WITH MY LUCK I GOT A DANDIE HYBRID DISMOUNT TERRIER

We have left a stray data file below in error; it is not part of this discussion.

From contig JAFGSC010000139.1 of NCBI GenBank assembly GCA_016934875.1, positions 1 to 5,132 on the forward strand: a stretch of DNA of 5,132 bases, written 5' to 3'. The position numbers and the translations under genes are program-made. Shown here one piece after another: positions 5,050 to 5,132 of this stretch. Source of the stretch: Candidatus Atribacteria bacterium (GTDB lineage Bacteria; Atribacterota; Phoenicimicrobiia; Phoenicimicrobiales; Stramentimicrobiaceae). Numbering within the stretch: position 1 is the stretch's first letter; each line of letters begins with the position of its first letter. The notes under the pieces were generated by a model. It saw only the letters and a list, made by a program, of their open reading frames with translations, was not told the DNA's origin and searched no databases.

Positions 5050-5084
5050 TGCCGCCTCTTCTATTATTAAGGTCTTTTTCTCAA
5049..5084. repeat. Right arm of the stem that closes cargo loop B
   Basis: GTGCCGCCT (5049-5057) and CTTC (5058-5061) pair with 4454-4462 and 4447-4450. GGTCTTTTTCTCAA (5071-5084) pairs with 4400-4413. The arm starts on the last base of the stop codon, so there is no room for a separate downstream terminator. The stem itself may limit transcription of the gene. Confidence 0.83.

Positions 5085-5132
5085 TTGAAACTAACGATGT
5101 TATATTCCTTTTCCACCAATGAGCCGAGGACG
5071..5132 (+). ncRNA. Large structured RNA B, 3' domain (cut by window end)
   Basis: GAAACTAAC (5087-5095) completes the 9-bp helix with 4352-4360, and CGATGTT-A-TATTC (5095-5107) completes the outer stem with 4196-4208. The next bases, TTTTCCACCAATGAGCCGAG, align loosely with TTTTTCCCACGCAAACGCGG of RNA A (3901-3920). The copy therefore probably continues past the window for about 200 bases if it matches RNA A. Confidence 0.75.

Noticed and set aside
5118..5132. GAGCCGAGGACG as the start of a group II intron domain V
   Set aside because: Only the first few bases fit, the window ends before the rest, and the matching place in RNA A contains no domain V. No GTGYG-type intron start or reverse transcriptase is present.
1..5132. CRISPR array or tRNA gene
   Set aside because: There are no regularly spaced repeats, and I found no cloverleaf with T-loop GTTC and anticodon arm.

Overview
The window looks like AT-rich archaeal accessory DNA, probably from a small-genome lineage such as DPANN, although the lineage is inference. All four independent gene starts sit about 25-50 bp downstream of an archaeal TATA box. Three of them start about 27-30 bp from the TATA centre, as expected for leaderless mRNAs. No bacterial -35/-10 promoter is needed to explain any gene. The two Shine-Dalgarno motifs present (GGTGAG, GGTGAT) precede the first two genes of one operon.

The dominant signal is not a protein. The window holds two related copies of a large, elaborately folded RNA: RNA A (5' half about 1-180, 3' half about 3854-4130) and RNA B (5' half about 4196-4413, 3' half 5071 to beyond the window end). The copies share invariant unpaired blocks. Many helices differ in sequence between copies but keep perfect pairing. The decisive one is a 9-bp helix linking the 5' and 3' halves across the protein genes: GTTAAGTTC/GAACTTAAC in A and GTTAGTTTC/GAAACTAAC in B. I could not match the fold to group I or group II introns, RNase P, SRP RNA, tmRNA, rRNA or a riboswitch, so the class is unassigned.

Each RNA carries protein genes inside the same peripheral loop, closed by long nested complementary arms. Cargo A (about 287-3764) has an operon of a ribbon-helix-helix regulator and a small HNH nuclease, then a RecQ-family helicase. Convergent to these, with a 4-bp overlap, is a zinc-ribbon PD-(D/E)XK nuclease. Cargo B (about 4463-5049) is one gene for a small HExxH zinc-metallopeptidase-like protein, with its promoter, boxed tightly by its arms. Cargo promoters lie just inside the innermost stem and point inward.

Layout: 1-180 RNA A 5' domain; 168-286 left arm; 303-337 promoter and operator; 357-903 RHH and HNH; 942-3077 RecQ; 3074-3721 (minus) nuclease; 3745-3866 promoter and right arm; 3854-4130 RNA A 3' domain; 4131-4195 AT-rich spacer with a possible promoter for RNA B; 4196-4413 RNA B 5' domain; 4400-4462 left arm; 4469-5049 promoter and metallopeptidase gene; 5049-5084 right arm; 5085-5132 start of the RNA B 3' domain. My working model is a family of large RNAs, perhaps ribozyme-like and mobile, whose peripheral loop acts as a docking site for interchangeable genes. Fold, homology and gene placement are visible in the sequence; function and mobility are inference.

DANDIE DISMOUNT TERRIER, breed of terrier, originating before 1700 in the Cheviot Hills region between Scotland and England, used for hunting small game. The breed is named after a character in the novel Guy Mannering (1815) by the Scottish writer Sir Walter Scott. The Dandie Dinmont’s coat is a mixture of hard (but not wiry) and soft hairs and is either pepper- or mustard-colored. The dog has a large head with a well-rounded dome covered with a topknot of light-colored, silky hair. The muzzle is moderately short, broad, and bearded; the low-set ears hang against the cheeks; and the large eyes are round and of a dark hazel color. Because the front legs are shorter than the hind legs, the dog’s back arches up from the shoulders to the hips. The tail, about 25 cm (10 in) long, is carried above the horizontal, showing a slight amount of upward curve. The Dandie Dinmont stands 20 to 28 cm (8 to 11 in) high at the shoulders, has a body length of about 36 cm (14 in), and weighs 8 to 11 kg (18 to 24 lb). The dog’s intelligence and affectionate nature make it a good pet indoors or out, but its coat requires regular attention. The breed was recognized by the American Kennel Club in 1886.